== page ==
Musicians in New Orleans. By law, each and every one of us should have the same right to vote, unencumbered by partisan politics.
I grew up in the South, witnessing the awful prejudice and injustice that blacks (and migrant workers) encountered on an everyday basis. I saw the separate entrances and waiting rooms at doctors' offices and restricted areas in restaurants and sports facilities. I've written previously that when schools were forced to integrate, a few families - including our next door neighbors - moved their children to private schools "up North" to avoid mixing with black children. Even at the age of 12, I was in awe of the hard-fought successes of the Civil Rights movement, spearheaded by so many brave leaders including Martin Luther King, Jr., Bobby Kennedy and Morris Dees of the Southern Poverty Law Center.
Much progress was made, but racism and discrimination remain, simmering just beneath the surface in many, many areas (illustrated by Paula Deen's flippant remarks).
A mere two hours after the Supreme Court's inexplicable ruling Tuesday to gut voters' rights, the small-minded Texas Attorney General Greg Abbott began measures to restrict voting rights of minorities.
This is Richard Cohen's impassioned response to the Supreme Court decision:
From my office at the Southern Poverty Law Center, I can see the route where thousands marched from Selma to Montgomery in 1965 in support of the right to vote. Today, the Supreme Court basically said that the country should reverse its course.
"In its decision to gut key provisions of the Voting Rights Act, the Court brushed aside the considered judgment of a nearly unanimous Congress and opened the door to new forms of discrimination against minority voters.
After compiling an extensive legislative record, the House passed a bill in 2007 reauthorizing the preclearance provisions of the Voting Right Act by a vote of 390 to 33. In the Senate, the vote was even more lopsided – 98 to 0. Today, by a narrow 5 to 4 vote, the Supreme Court has said that Congress has to start over.
Chief Justice Roberts, writing for the activist wing of the Court, said that the formula in the Voting Rights Act used to identify jurisdictions like Alabama and Mississippi for added voter protections was no longer “justified by current needs.”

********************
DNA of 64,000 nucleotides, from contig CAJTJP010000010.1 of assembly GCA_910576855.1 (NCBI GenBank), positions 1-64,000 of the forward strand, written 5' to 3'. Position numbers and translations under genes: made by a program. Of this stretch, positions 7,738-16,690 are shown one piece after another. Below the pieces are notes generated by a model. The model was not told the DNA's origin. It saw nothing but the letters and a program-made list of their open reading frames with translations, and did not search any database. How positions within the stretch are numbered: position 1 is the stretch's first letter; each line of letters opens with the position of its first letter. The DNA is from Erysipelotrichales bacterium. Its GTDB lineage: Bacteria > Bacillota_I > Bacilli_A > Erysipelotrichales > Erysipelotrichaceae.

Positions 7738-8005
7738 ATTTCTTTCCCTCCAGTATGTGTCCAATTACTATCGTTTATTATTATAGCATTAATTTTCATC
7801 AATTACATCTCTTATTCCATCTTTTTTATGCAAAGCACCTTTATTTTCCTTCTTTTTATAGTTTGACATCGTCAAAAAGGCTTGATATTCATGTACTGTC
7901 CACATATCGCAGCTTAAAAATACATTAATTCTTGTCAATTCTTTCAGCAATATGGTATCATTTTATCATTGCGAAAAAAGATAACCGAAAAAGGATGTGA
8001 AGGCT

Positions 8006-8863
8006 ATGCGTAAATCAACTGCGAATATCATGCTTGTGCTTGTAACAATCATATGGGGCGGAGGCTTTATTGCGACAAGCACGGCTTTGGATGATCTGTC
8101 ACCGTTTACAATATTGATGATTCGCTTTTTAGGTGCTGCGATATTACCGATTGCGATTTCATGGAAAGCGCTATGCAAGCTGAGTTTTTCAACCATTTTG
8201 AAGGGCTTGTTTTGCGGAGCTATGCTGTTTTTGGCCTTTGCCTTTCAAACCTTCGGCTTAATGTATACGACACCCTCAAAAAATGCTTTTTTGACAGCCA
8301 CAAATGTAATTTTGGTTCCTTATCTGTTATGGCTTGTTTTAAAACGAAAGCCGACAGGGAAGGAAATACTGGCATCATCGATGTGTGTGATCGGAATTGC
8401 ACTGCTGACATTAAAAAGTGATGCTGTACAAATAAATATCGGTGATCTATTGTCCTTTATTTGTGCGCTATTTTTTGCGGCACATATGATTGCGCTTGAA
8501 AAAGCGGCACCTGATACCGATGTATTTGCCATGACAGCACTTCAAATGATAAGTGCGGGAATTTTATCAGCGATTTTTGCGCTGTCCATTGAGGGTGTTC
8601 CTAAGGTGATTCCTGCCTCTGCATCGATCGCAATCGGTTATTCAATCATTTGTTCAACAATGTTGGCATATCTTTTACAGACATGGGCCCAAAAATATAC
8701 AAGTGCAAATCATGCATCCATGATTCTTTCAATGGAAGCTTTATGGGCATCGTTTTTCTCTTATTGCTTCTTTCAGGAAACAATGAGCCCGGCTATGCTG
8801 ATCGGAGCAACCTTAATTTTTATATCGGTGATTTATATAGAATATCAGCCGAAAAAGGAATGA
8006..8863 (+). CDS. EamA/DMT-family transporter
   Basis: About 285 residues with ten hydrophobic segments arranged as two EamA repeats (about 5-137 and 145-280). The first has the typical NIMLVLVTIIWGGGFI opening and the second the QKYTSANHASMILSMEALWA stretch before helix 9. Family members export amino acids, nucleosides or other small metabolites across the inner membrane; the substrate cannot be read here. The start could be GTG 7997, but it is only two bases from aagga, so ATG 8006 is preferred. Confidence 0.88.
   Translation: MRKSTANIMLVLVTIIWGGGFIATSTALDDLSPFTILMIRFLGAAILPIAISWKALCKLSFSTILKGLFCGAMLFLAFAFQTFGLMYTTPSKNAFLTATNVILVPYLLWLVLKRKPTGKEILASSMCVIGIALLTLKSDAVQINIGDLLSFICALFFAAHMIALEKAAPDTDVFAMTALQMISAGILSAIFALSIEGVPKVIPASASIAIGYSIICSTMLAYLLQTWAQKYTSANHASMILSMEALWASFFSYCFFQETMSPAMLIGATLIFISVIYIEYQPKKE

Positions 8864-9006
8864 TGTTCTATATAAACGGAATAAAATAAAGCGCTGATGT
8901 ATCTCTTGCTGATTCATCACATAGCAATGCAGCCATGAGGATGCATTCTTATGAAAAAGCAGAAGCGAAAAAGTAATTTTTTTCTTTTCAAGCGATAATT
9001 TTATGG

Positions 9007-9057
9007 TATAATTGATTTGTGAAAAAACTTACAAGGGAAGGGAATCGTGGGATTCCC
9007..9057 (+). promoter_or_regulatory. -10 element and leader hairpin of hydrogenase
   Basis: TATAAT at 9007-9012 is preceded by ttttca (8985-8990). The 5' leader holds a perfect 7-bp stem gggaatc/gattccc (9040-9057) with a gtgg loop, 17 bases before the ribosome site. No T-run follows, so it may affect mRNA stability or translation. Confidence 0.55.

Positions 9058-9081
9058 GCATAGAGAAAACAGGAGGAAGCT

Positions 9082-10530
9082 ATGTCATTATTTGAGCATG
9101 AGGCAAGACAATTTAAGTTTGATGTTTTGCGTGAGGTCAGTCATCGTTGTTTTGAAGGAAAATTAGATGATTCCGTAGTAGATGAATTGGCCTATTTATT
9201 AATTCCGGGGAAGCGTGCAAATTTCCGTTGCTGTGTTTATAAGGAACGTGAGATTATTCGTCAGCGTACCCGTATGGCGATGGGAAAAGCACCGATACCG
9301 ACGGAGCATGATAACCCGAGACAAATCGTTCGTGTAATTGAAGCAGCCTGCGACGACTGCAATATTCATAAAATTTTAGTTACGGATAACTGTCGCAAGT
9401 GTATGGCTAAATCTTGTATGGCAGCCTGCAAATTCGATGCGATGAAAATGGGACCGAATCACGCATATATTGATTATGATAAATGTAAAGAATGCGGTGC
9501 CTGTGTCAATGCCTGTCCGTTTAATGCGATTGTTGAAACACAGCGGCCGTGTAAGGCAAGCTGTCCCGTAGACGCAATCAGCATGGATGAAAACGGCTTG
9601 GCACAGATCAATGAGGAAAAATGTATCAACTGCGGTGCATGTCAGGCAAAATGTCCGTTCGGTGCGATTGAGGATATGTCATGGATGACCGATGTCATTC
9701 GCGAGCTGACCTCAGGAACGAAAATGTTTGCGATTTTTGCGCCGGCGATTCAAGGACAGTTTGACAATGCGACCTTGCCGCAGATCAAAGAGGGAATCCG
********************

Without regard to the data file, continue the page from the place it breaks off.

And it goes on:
The facts tell a different story.
In the history of voting in Alabama, not a single black candidate has been able to defeat a white incumbent or win an open seat in a statewide race. Black office holders in Alabama are confined almost exclusively to minority districts because voting in the state is still highly polarized along racial lines. This polarization distorts the political process and gives the majority the very ability to dominate the minority that the Voting Rights Act was designed to address.
And yes, places like Alabama in the Deep South are different. Again, the facts tell the story. While 40 percent of the white voting public cast their ballots for a black president nationwide, only 15 percent of white voters did so in Alabama. And as Justice Ginsburg pointed out in her dissent, there are still Alabama legislators who talk openly about suppressing the black vote and refer to black voters as “aborigines.” Freed by the Supreme Court from the protections for minority voters that Congress envisioned, one can only imagine what these kind of legislators will think of next.
At the conclusion of the great Selma-to-Montgomery voting rights march, Dr. King said that it would not be long before the era of discrimination in voting would be behind us. After today’s decision, the path will be much longer and tortuous. But we must not be discouraged or give up. The dream is still worth fighting for.